Top facts to know about the Vatican City State - Italy's Best Rome

Just like all other States, The Vatican has its own passports, anthem, vehicle license plates, and stamps. The license plates are black and white like many license plates elsewhere and begin with the letters SCV, which means State Citta Vaticano. The Pope and his Cardinals have red and white distinctive plates starting with the same letters SCV going from 1-100 in numbers. There are also separate plates with the letters CV, for citizens and individuals who are allowed to register their vehicles in the Vatican city by agreement with the Italian authorities, and the international letter abbreviation for Vatican license plates is V.

The Vatican has its own post office, and Vatican stamps are usually of beautiful designs depicting art, international events and religious anniversaries. They are often bought as souvenirs and sought by collectors to add to their private collections as rare items.

Posting a postcard of your visit to Rome is that bit more special when posted from the Vatican using a Vatican stamp. And, no surprise here, the Vatican post office is far more efficient than regular Italian post renowned for being often-times problematic or slow. Telephone cards were introduced for sale since 1992 and have since also become items for collectors.

Did you know the Vatican has its own Mint, to make its own money?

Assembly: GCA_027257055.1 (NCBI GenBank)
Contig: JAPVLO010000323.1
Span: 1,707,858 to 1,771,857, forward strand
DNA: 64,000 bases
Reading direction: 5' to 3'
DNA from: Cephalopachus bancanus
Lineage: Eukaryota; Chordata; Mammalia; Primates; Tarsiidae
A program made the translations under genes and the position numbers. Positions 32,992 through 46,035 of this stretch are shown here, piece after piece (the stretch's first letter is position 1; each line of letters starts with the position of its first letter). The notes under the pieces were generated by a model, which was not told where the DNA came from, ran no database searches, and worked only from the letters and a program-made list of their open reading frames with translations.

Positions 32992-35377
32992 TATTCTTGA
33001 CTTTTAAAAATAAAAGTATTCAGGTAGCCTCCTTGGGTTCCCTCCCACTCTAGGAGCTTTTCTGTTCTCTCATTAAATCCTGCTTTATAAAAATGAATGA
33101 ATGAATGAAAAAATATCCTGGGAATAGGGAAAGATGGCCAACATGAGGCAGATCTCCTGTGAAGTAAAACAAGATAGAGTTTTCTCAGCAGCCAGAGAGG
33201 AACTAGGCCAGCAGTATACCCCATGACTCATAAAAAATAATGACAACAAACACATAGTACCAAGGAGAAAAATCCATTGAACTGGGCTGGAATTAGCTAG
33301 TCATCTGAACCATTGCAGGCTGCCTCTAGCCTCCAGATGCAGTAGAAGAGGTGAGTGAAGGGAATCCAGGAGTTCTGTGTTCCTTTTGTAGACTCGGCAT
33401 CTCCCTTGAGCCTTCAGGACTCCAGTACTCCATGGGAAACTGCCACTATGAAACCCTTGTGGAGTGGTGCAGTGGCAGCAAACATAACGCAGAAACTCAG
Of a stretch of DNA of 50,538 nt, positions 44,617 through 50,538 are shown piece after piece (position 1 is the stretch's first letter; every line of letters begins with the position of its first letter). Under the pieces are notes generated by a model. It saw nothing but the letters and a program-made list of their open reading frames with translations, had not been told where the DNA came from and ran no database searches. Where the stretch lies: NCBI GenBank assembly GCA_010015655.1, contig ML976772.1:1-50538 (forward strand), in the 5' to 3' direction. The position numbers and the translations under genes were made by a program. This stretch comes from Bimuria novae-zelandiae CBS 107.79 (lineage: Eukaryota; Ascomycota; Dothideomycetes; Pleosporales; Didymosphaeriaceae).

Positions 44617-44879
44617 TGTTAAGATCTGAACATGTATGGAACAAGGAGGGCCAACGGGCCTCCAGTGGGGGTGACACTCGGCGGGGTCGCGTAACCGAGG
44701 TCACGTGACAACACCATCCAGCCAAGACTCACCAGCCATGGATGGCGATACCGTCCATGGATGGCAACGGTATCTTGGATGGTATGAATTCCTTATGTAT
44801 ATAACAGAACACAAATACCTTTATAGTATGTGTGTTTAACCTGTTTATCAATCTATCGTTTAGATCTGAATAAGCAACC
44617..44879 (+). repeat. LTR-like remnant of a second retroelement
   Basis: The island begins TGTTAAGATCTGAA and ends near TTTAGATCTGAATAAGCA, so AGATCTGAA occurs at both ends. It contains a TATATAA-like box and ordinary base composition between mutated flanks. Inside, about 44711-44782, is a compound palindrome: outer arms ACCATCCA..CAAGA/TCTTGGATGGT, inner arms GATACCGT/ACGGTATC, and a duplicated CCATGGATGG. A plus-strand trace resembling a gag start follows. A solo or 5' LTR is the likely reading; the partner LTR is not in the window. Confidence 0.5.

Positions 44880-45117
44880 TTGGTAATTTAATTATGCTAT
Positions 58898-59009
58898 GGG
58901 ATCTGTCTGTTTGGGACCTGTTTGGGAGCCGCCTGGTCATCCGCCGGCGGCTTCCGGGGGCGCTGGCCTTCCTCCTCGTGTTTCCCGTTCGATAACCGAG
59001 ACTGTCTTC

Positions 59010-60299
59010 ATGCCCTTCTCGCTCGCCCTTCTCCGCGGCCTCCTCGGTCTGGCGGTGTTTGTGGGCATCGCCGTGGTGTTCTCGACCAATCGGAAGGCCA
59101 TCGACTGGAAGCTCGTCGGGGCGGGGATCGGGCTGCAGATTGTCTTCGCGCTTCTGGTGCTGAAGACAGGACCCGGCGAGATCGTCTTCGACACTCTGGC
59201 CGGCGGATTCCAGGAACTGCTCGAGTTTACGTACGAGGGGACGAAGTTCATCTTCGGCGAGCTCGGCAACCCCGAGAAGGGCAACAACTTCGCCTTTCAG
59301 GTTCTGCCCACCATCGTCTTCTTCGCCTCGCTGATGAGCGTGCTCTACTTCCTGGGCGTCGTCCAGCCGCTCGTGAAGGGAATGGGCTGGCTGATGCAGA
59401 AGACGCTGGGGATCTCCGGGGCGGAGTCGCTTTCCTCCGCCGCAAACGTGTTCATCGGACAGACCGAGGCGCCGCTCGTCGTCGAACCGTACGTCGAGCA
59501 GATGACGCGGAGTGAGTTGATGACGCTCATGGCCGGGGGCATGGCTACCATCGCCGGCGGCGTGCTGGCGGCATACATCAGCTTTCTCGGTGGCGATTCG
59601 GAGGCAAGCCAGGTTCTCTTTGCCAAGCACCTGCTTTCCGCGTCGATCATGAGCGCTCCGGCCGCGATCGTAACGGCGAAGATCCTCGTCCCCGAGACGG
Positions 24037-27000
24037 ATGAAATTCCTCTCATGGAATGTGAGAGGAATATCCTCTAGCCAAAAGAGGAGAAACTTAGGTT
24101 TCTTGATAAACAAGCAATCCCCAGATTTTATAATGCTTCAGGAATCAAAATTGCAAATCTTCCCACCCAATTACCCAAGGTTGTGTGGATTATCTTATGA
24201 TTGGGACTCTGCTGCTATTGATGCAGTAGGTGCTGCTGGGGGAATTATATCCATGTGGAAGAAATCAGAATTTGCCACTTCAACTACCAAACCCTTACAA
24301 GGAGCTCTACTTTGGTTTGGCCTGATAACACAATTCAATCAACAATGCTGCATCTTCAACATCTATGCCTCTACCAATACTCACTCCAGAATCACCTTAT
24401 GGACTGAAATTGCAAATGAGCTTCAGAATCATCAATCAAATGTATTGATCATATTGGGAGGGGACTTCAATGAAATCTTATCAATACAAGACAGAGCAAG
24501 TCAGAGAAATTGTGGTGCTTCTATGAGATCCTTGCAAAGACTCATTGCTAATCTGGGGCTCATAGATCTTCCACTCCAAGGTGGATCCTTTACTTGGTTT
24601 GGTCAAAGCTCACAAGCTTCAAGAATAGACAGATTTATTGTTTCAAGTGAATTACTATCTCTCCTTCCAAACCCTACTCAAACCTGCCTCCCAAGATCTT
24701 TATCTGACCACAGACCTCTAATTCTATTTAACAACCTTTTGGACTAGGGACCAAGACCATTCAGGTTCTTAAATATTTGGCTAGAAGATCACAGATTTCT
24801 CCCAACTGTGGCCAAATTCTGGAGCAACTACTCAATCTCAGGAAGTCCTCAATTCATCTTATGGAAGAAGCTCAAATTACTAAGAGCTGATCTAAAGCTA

Yes it does! The money is minted in Rome by the Instituto Poligrafico e Zecca, of the State of Rome, and looks the same as other money in the EU, with the same value, which is legal tender anywhere in the European union. They make up to the value of one million Euros in coins per year, and since the year 2000 have also minted gold and silver collectors coins annually.

Top facts to know about the Vatican City State - Italy's Best Rome

There is a Vatican telephone service for the Papal city which is run by its own personnel and technical staff, which handles calls inside and outside the city, and has its own international dialling code. You can purchase special telephone cards for use of the system within the Vatican city.

A legally independent Television Centre also exists and is used for filming public events and ceremonies presided over by the Pope in the Vatican City State. They have their own archives to store footage and make it available to television stations by request. An is an agency at the service of other television networks.

Top facts to know about the Vatican City State - Italy's Best Rome

You might not expect it, but the Vatican also has its own pharmacy which began in 1874, originally situated at the Hospital of St John of God on Tiber Island. Since, it has moved to a permanent residence within the Vatican, in 1917 at St Anne’s Gate, and since 1929 in the Piazza del Belvedere where it stands today. It is open all year round where you can get foreign medicines not marketed in Rome anywhere else, and entrance is open daily except Sundays and religious holidays, to anyone with a prescription.

Hopefully you learned a little information not found in regular travel books, from our expert travel team, as well as a few things to look out for on your Roman holiday.